Mr. Sempack pursued his own train of thought. “The simple consolations needed by life in an under-civilised world, the craving for exemplary punishments, rewards and compensations; those Christianity could give. And a substitutional love to make up for human unkindnesses — and failures of loyalty. . . . Not to be despised. By no means to be despised. . . . But in the cold light of to-day these consolations fade. In the cold clear light of our increasing knowledge. We cannot keep them even if we would. We strain to believe and we cannot do it. We are left terribly to the human affections in all their incompleteness — and behind them what remains for us? Endurance. The strength of our own souls.”
His voice sank so beautifully that for a moment or so Lady Catherine knew what it was to be wholly in love. What a great rock he was! What tranquil power there was in him! He divested himself of all beliefs and was not in the least afraid. He was withdrawing to his fastness from her. So far as he was able. He would not be able to do it, but it was magnificent how evidently he thought he could. Almost unconsciously she began to radiate herself at him and continued to do so for the rest of the evening whenever opportunity offered.
“But need it be Stoicism?” said Mr. Plantagenet-Buchan.
“For my part I do not feel Christianity is dead,” young Lord Tamar interpolated before Mr. Plantagenet-Buchan could reply. “Not in the least dead. It changes form but it lives.”
Lady Tamar nodded in confirmation. “It changes form,” she admitted.
Lady Grieswold made confirmatory noises, rather like the noises a very old judge might make in confirming a decision, and she took some more stuffed aubergine as if that act was in some way sacramental.
Mr. Sempack did not attend at once to these three confessions. He stared before him at the marble wall over Miss Fenimore’s head. He had an air of explaining something carefully to himself. “Christianity has prevailed,” he assured himself, “but indeed Christianity passes. Passes! — it has gone! It has littered the beaches of life with churches, cathedrals, shrines and crucifixes, prejudices and intolerances, like the sea-urchins and starfish and empty shells and lumps of stinging jelly upon the sands here after a tide. A tidal wave out of Egypt. And it has left a multitude of little wriggling theologians and confessors and apologists hopping and burrowing in the warm nutritious sand. But in the hearts of living men, what remains of it now? Doubtful scraps of Arianism. Phrases. Sentiments. Habits.”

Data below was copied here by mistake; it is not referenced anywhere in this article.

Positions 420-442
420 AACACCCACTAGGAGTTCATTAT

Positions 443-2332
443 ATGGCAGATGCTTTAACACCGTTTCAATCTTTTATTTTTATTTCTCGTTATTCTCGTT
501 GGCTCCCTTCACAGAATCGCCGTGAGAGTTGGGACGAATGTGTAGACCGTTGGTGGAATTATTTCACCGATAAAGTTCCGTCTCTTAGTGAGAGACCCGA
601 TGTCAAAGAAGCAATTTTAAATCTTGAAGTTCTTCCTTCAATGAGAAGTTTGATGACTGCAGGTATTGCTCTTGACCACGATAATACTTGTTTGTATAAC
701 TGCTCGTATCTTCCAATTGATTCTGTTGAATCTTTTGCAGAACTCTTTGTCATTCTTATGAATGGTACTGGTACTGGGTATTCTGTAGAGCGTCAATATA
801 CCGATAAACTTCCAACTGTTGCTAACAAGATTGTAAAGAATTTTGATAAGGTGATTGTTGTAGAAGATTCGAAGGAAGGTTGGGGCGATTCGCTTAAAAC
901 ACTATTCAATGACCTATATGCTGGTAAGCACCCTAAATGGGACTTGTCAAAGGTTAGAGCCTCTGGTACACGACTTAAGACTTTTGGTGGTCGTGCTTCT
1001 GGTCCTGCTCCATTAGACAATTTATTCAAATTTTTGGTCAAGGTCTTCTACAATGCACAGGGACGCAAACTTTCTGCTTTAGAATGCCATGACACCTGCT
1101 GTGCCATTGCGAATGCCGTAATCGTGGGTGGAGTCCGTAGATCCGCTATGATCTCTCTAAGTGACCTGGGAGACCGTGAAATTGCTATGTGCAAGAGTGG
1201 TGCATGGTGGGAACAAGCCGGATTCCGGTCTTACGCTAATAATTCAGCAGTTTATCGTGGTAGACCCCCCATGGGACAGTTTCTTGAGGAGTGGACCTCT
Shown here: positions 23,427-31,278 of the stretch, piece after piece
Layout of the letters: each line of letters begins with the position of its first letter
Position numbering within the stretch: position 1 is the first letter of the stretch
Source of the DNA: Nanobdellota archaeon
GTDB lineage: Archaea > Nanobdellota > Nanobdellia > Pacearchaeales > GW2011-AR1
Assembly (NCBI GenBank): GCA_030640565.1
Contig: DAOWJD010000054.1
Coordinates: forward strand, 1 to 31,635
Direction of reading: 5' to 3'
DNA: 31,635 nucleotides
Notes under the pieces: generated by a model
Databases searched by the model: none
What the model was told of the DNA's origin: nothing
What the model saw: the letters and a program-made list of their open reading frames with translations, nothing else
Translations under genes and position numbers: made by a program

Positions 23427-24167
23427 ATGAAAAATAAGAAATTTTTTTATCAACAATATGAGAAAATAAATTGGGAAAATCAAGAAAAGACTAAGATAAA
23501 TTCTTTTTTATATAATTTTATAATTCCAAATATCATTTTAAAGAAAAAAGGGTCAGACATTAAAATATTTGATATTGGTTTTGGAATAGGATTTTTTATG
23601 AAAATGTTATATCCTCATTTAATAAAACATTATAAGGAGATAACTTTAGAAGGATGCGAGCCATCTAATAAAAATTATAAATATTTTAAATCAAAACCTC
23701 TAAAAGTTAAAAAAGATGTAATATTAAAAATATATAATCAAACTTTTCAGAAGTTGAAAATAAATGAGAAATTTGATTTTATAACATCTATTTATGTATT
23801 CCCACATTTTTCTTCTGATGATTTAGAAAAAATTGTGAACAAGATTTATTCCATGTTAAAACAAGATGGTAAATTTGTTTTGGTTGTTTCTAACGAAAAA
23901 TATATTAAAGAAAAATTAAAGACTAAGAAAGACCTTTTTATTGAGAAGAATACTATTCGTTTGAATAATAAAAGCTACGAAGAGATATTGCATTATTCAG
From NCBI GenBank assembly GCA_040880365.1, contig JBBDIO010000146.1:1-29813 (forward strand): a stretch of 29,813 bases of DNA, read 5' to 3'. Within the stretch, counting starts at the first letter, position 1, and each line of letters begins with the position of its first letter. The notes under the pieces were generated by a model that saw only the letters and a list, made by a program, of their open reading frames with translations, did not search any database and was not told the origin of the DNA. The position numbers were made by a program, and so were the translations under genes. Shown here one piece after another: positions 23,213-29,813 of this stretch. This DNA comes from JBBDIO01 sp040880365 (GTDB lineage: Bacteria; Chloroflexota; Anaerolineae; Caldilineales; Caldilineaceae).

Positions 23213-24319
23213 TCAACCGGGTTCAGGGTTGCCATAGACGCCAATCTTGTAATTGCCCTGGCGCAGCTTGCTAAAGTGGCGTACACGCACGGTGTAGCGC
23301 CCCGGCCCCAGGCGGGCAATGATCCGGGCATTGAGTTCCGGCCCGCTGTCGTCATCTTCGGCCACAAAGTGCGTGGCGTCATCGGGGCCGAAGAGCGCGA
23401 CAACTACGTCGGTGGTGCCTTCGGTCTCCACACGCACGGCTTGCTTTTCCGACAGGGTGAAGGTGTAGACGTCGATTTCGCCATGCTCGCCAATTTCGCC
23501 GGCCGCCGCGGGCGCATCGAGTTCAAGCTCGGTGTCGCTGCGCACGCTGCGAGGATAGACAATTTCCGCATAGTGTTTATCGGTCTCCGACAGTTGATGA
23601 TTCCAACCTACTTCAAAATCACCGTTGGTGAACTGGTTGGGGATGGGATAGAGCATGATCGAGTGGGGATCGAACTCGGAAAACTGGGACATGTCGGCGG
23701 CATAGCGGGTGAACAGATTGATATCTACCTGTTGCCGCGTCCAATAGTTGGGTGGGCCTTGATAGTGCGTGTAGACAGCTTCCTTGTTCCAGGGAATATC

He turned his large eye on Lady Tamar and took up her neglected remark. “If Christianity changes form, it becomes something else.”
Lord Tamar gave a little cough and spoke apologetically. ”Love,” said Lord Tamar, “remains. The spirit. Christianity is love. It is distinctively the religion of love. All the rest — is excrescence. There was no such religion before.”
Lady Tamar wanted to say “God is Love,” but her courage failed and so she blushed instead. Evidently both the Tamars felt their own remarks acutely.
“Christianity can only be a form of love,” said Mr. Sempack. “I doubt if it is that. And I doubt still more if anyone can argue that love is the highest thing in life. Is it? . . . Is it? . . . ” Lady Catherine watched him. Far over her head to things beyond, Mr. Sempack said, “No.” He developed his disavowals. “There are nobler things for the soul — the conquest of the limited self, for example, at heights and in visions and apprehensions altogether above passion. There are, I am convinced, great mountains above the little village of the affections, high and lonely places. There lies the Stoic domain. There we can camp and harbour. Stoicism, which was too great for the world when first it dawned upon men’s thoughts, comes back into life. Changed very little in essentials, but enlarged, because our vision of time and space has enlarged. It has returned so inevitably that it has returned imperceptibly. We have all become Stoics nowadays without knowing it. We have not been persuaded and convinced and converted; we just find ourselves there. We fall back by a sort of general necessity upon the dignity of renunciation and upon our subordination to a greater life. Perhaps we do not want to do it but we have to do it. What else can we do unless we play tricks with our intelligence and degrade ourselves to ‘acts of faith’? What gymnastics this century has seen since its beginning! We abandon the Christian exaggeration of the ego and its preposterous claims for an everlasting distinctiveness — perforce. We give up craving for individual recognition because we must. Loneliness. Perhaps. In a sense we are all increasingly alone. But then, since nowadays we are all increasingly something more and something less than ourselves, that loneliness is no longer overwhelming.”